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Popular discussions of worker-management relations typically focus on motivation, which is the most commonly presumed method of getting employees to do their best every day. Managers seeking to encourage higher levels of performance from their teams must evaluate how the company culture promotes autonomy, flexibility and opportunities for recognition. The role of compensation requires careful attention as well, to avoid creating an environment in which employees care only about their paycheck.
Employees are more likely to feel engaged if they find their work meaningful, and have the freedom to make choices in how it's done, notes CBS Moneywatch columnist Suzanne Lucas. Allowing some degree of autonomy is more likely to gain positive results than micromanaging every part of your business. Delegating basic day-to-day tasks helps in raising morale, and frees up time that's better spent on strategic planning.
Bonuses and incentives play an important role in keeping employees motivated, but usually work best as part of a comprehensive program that provides opportunities to grow, according to an article in Entrepreneur magazine in November 2012. A carefully designed rewards program will reinforce behaviors that accomplish the company's goals and objectives, says Edward Deci, a University of Rochester motivational psychologist interviewed by the magazine. On the other hand, companies that promote incentives as ends in themselves may encourage workers to cut ethical corners to achieve them.
Condensed work schedules, flexible workweeks and telecommuting have become popular options for employees looking to balance their professional and personal lives. One measurement of these attitudes stems from the protests that greeted Yahoo's cancellation of its remote work program, which was considered a model approach, as Forbes magazine reported in February 2013. Critics of the move included David Lewin, a management professor at the University of California-Los Angeles. According to Lewin, flexible cultures actually boost productivity by sparing employees an hour or more of commuting time per day.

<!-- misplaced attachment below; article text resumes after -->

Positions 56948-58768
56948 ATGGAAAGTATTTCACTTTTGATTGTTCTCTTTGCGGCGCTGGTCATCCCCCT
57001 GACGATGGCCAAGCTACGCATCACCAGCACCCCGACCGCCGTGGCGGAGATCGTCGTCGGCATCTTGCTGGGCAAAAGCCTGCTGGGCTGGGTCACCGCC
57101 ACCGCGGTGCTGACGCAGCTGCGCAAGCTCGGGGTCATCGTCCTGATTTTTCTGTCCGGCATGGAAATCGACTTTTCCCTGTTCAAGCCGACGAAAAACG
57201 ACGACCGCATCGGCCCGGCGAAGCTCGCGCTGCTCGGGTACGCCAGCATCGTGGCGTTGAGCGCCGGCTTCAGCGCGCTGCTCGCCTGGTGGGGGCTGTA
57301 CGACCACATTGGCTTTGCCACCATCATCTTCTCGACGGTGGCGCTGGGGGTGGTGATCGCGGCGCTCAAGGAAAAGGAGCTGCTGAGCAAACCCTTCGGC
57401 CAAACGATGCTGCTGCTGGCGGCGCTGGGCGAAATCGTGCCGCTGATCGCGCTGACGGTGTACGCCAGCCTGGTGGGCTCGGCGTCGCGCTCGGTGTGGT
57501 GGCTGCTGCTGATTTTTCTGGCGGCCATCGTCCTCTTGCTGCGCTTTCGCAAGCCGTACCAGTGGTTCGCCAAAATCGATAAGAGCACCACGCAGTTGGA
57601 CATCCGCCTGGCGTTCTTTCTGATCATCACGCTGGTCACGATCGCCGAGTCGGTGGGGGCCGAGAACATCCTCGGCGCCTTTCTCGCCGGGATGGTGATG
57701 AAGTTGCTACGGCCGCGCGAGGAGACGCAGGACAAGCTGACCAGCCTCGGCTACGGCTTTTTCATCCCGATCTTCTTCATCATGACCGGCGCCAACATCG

Although the chance to earn higher pay is important, employees also want to feel their employer cares about them personally. That's why any rewards program must provide opportunities to recognize individual effort. As Wisconsin Personnel Partners notes in its publication, Personnel Quarterly, there are many small ways to show appreciation, such as giving little gifts, praising exemplary work, or writing thank-you notes. You can also organize formal events, such as potluck dinners, to recognize specific actions that benefit the company.
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Ralph Heibutzki's articles have appeared in the "All Music Guide," "Goldmine," "Guitar Player" and "Vintage Guitar." He is also the author of "Unfinished Business: The Life & Times Of Danny Gatton," and holds a journalism degree from Michigan State University.
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